Finland’s maritime cluster is one of the country’s most significant business sectors with annual revenues of EUR 13 billion. The sector employs more than 50,000 people all over the country.
The positive outlooks that have prevailed in recent years are down to the development of autonomous maritime traffic among a group of pioneers, successful trials of the deployment of new, environmentally friendly technologies, and an unprecedented upswing in cruise ship construction.
The maritime cluster encompasses about 3,000 companies from various sectors, all of which are connected by their maritime expertise. Our diversity differentiates us from many other countries. Among our number are passenger and cargo ship owners, specialist ship owners, marine industries ranging from shipyards to software companies and startups, as well as the ports that handle almost 90 per cent of Finland’s foreign trade. Passenger traffic is also an important category. The Port of Helsinki is the busiest passenger port in Europe. In 2018, more than 12 million international passengers passed through the Port of Helsinki.Finland’s unique strength is the exceptionally open-minded collaboration, enabling innovative experimentation.
Finland’s unique strength is the exceptionally open-minded collaboration between entities, enabling innovative experimentation. Examples of this include the One Sea innovation ecosystem, which is promoting autonomous maritime traffic, the remote pilotage experiment, which is current under preparation, and the smart fairway, which is based on using data and data exchange in an entirely new way. Seafaring history was made in Finland at the beginning of December 2018 when the world’s first fully autonomous ferry sailed through the Turku archipelago.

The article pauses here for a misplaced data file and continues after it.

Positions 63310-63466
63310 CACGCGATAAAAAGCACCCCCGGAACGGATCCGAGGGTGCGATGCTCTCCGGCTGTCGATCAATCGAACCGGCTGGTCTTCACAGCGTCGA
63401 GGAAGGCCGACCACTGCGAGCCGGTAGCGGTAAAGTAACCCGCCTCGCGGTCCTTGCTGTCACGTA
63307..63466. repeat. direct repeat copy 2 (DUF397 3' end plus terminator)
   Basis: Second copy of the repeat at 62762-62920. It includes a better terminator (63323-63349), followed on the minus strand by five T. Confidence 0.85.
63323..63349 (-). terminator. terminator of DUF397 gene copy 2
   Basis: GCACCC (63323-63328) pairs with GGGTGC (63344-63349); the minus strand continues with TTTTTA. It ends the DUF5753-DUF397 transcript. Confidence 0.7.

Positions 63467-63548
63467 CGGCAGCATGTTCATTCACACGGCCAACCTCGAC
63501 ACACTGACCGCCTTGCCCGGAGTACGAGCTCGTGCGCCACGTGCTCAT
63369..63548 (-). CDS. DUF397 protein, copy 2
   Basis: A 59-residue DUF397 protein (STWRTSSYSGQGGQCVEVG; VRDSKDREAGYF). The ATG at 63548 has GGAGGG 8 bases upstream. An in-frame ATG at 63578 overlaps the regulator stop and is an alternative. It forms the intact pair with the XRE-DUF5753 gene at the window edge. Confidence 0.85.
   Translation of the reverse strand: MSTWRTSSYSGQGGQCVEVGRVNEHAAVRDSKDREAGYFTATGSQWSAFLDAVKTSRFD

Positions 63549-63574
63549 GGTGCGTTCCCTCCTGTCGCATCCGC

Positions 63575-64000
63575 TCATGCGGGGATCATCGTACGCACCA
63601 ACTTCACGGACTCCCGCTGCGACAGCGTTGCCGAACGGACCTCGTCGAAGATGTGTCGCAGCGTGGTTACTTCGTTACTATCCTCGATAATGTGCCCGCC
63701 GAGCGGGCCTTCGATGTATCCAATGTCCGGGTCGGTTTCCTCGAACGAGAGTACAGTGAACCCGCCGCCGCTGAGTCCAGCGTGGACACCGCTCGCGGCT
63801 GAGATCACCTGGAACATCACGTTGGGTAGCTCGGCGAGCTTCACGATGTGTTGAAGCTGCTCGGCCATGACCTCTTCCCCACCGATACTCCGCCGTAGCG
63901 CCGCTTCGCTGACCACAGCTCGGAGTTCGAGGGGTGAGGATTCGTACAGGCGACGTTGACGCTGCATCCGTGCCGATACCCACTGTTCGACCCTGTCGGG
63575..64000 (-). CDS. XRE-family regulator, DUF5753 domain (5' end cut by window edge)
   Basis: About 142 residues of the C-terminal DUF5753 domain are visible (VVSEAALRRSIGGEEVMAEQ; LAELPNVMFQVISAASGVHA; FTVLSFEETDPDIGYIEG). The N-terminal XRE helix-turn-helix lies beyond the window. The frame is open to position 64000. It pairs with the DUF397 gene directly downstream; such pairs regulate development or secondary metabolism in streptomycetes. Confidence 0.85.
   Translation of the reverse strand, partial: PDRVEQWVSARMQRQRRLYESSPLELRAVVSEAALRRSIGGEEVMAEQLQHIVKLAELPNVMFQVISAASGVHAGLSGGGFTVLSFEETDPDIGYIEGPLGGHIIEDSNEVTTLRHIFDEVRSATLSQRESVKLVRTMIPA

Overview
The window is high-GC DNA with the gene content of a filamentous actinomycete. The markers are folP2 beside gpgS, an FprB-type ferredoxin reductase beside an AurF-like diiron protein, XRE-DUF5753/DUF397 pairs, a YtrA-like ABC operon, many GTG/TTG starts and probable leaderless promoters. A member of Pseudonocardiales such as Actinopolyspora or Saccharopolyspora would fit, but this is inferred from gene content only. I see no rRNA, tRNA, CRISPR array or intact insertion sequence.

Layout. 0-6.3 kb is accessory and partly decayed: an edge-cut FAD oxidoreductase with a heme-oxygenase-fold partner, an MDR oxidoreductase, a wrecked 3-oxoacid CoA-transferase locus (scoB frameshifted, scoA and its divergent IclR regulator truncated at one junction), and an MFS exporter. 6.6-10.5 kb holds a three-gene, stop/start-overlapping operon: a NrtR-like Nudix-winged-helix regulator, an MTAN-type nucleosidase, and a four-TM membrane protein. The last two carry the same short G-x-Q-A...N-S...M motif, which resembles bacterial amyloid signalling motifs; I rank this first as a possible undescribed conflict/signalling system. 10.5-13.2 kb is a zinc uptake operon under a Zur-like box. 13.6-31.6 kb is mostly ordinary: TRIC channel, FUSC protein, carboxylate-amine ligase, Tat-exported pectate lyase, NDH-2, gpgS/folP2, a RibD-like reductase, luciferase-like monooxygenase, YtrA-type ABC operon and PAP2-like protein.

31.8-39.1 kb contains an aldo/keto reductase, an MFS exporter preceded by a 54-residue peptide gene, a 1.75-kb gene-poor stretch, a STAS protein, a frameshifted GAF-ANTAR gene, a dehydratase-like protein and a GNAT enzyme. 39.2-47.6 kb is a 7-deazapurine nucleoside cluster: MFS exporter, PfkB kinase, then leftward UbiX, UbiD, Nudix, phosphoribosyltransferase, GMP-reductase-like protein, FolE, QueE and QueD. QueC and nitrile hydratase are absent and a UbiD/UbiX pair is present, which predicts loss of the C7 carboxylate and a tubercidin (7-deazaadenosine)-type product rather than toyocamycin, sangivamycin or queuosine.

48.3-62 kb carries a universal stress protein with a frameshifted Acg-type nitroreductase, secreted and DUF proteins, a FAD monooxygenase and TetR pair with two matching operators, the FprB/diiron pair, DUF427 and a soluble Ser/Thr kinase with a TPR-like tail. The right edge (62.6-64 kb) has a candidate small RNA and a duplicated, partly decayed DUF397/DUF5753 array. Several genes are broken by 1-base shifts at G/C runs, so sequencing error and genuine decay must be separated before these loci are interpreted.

The Finnish maritime cluster is also a pioneer in environmental innovation and it is at the global spearhead of the development and deployment of low-emission technologies that enhance energy efficiency. Liquefied natural gas (LNG), wind, electricity and biofuels manufactured from waste are already in use – they have long since graduated from the planning phase. Finland also has very strong Arctic expertise. The Baltic Sea could even be considered an “Arctic test laboratory”. Finnish seafaring expertise is unique, and the icy winter and difficult navigation conditions require seafarers and entities in the maritime industry to have special skills.
The entities in the maritime cluster have begun collaborating more closely in recent years. For example, the Breaking Waves 2018 event was held in Helsinki in December 2018, bringing together key players in the European maritime cluster to consider the keys to success in increasingly tough global competition. The event was part of one of Europe’s largest startup events, Slush.
Automation and digitalization will lead to an unprecedented transformation in seafaring. Climate change is challenging the maritime cluster to identify solutions for low-emission maritime traffic. This publication highlights the world-class Finnish expertise and innovations that will address these challenges.
Managing Director, Finnish Shipowners’ Association Chairman, Finnish maritime cluster